Sandboxie: Keeping Malware Off Your PC

Malware can infect your PC from anywhere on the Web, but the free Sandboxie application effectively blocks it.


You Can't Detect What You Can't See: Illuminating the Entire Kill Chain

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There is no safe neighborhood anywhere on the Internet. Even honest reputable sites, such as The New York Times, can inadvertently serve up malware. If you don't keep all the software on your computer patched with the latest bug fixes, you are constantly at risk – malware exploits known bugs to install itself.

Now that Windows does a reasonably good job of self-updating, the bad guys have taken to attacking other software, such as the Adobe Acrobat Reader and the Flash player plug-in, which don't automatically install patches as well as Windows does. And, up to date antivirus software only provides limited protection.

The bottom line: just viewing a web page can infect a Windows computer.

Enter Sandboxie, an excellent program that builds a virtual sandbox around your web browser, making it impossible for your computer to accidentally get infected.

When you run a program in a sandbox, you are really running Sandboxie and it, in turn, is running the program in a walled-off virtual box. Originally developed for Internet Explorer, Sandboxie can now put a sandbox around any Windows program.

Programs running a sandbox can, by default, see everything on the computer. What they can't do is make any permanent changes.

When sandboxed programs try to read files, Sandboxie does not interfere. However, when they try to create new files, Sandboxie intercepts the requests and creates the files in another location. The running program is oblivious to this re-direction. It thinks it's talking to Windows, but it really is talking to Sandoxie. The movie The Truman Show offers a pretty good analogy.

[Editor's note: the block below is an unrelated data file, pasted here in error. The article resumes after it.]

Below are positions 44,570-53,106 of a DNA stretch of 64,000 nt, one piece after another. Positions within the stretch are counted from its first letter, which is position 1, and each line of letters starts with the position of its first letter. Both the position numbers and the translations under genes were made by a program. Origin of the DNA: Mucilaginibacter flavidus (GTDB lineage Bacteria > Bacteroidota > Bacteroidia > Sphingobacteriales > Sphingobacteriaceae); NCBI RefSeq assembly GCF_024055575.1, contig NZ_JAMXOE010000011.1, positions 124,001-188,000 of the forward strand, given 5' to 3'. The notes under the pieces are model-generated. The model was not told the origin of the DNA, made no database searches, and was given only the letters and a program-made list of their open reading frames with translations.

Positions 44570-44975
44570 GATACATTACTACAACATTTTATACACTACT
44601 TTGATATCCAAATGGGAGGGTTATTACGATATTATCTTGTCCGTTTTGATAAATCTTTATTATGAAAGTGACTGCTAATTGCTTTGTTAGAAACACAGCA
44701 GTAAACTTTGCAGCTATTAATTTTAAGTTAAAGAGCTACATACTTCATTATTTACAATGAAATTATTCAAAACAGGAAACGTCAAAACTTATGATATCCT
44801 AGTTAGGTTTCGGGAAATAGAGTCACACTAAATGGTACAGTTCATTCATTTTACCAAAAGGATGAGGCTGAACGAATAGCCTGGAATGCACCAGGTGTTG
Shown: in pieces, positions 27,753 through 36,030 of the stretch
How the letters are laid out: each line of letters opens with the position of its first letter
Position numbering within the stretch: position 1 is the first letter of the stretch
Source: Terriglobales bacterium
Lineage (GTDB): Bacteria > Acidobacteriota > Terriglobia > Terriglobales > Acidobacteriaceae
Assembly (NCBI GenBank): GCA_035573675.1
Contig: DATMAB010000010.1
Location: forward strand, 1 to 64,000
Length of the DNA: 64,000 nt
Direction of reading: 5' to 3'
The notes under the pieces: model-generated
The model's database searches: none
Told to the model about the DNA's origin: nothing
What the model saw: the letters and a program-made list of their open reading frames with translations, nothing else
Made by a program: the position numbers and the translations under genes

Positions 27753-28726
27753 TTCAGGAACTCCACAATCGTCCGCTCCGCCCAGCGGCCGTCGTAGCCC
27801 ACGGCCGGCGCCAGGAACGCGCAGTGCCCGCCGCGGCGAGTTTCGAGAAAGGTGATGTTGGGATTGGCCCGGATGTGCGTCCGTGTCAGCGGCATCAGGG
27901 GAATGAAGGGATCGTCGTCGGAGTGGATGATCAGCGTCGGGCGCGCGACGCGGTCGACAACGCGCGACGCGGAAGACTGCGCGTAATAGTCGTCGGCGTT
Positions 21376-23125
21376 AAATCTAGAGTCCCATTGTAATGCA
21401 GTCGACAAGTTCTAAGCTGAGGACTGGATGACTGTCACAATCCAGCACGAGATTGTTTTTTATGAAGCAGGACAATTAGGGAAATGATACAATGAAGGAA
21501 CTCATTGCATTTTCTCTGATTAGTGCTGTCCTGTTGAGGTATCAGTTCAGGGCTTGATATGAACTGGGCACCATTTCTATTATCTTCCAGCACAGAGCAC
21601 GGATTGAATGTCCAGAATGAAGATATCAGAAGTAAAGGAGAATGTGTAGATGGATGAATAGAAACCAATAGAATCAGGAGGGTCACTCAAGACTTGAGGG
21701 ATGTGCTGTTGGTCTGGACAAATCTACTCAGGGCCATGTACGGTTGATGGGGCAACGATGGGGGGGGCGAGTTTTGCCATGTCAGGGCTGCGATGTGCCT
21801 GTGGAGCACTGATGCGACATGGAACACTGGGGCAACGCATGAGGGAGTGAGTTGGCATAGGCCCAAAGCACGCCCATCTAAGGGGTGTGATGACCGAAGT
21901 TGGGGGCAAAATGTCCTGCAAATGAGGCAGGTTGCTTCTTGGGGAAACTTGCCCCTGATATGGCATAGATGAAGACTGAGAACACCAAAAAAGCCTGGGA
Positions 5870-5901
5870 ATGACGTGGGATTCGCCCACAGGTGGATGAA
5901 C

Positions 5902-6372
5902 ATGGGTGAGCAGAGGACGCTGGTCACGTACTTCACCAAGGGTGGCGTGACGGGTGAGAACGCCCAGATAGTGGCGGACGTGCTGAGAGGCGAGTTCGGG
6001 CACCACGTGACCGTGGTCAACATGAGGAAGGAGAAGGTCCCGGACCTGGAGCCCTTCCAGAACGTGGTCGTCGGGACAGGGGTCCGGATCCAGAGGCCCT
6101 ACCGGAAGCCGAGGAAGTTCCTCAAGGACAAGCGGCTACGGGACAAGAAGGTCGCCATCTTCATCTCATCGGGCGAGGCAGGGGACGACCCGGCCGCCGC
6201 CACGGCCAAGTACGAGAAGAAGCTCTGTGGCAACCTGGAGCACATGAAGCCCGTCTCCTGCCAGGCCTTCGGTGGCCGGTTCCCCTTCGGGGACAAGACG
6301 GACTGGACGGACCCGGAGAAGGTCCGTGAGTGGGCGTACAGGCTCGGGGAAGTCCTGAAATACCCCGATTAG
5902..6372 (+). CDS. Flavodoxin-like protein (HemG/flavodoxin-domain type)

If anything malicious gets accidentally installed on your computer while browsing with a sandboxed browser, it lives only in the sandbox. Specifically, the malware may think it got installed into C:Program Files, but it actually lives in
C:SandboxyouruseridDefaultBoxdriveCProgram Files.

Empty the sandbox and the malicious software is gone.

This is shown visually on the home page of sandboxie.com. The initial state of a computer is shown below:

Internet explorer 8 fixes, IE8 fixes

The top checkerboard pattern illustrates a hard disk with no sandbox. In the bottom one, the virtual sandbox is shown as a yellow box.

When a program runs, the changes it makes to the file system and the hard disk are shown as red boxes. In the image below we see that normally the red boxes/changes are scattered all over.

After an application makes changes

However, Sandboxie forces all changes made by a sandboxed program to live inside the sandbox. If any of the changes are not wanted, just empty the sandbox.

If this sounds like virtualizaiton, it is. But it's small, lightweight virtualization, whereas full blown virtualization products are large and cumbersome. Also, the changes Sandboxie makes to your computer are minimal compared to full-fledged desktop virtualization software like that offered by VMware.

Has a problem occurred to you? Most likely, there is a simple solution. Sanboxie is nothing if not a well thought out program.

If you don't want malware on your computer, even if it's sandboxed, you can configure a sandbox so that all changes made by any program are discarded as soon as the last program in the sandbox shuts down. You can see this below:

Internet explorer 8 fixes, IE8 fixes

There are two sandboxes on this computer, the default one and another called ThrowMeAway (I chose the name). As the name implies, all changes made in this sandbox are always discarded. If you really want a private browsing mode, this beats them all.

Next Page: Blocking email attachment malware

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Tags: Windows, virtualization, Internet Explorer, malware, desktop virtualization

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